The Dresden story wasn't juvenile, but it was such a mess on so many other levels that I lost my forbearance toward the end.

Teddy Pig said...

Or just "I made an wrong assumption as a reader"

Hell, I am more than capable of making mistakes especially if I am hauling ass through a website on Tuesday and I see a pretty cover.

Oh pretty! Must buy! Hehehehe

wren boudreau said...

Oh Dear. Oh dear oh dear oh dear. I believe we will just have to agree to disagree about the Dresden Files and move on with our lives, never to mention this again.
*deep breaths*
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I, too, have enjoyed the Smoke series by Huff, as well as the Blood Books.

Books that I "want" to like are usually new in a series that I've enjoyed (Black Dagger Brotherhood e.g.) or by an author whose previous work I've liked.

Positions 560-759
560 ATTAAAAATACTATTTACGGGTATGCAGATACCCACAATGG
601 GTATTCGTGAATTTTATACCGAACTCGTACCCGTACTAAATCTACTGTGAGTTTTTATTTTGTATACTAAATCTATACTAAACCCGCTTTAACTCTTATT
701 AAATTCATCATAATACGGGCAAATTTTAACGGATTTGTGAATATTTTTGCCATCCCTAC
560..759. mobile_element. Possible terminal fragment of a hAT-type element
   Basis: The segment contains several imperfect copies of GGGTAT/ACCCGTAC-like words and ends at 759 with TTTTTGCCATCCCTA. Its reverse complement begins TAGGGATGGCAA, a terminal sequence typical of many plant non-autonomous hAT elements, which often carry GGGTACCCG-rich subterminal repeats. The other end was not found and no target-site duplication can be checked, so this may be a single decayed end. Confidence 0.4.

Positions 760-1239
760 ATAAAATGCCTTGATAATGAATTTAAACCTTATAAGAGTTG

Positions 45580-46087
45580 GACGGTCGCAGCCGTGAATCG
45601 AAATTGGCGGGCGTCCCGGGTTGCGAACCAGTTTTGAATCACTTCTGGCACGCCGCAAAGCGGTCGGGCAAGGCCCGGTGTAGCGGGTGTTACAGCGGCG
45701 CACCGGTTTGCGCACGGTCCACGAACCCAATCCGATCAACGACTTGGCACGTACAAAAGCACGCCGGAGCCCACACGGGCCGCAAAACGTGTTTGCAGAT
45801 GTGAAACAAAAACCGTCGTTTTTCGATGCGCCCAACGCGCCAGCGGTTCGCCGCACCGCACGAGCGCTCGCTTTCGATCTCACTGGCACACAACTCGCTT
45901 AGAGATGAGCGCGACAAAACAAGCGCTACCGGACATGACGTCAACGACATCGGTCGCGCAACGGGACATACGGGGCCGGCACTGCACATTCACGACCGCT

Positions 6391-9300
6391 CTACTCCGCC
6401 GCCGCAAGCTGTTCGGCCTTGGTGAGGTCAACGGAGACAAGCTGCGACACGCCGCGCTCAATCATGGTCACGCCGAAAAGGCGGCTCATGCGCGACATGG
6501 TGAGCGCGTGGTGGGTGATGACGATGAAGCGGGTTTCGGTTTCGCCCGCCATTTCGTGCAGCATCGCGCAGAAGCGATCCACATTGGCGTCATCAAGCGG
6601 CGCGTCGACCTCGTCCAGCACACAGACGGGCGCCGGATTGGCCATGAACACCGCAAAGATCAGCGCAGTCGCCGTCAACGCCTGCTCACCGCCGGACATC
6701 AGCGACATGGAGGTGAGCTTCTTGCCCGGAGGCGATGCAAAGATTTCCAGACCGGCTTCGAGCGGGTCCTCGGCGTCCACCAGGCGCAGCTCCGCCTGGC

I admit, though, that with e-books especially, I get caught up in the pretty covers and the blurbs so when I sit down with them I'm expecting to like them and when I don't it's like biting into those cream chocolates that are wonderful on the outside but surprisingly disappointing on the inside!

K. Z. Snow said...

"...just wishing I could have gotten on board with the author's effort."

Okay, yeah, I see what you mean. I've experienced that too -- approaching a book by someone whose work I've loved in the past but not being able to get into it this time around. Letting some time go by can make a difference, though.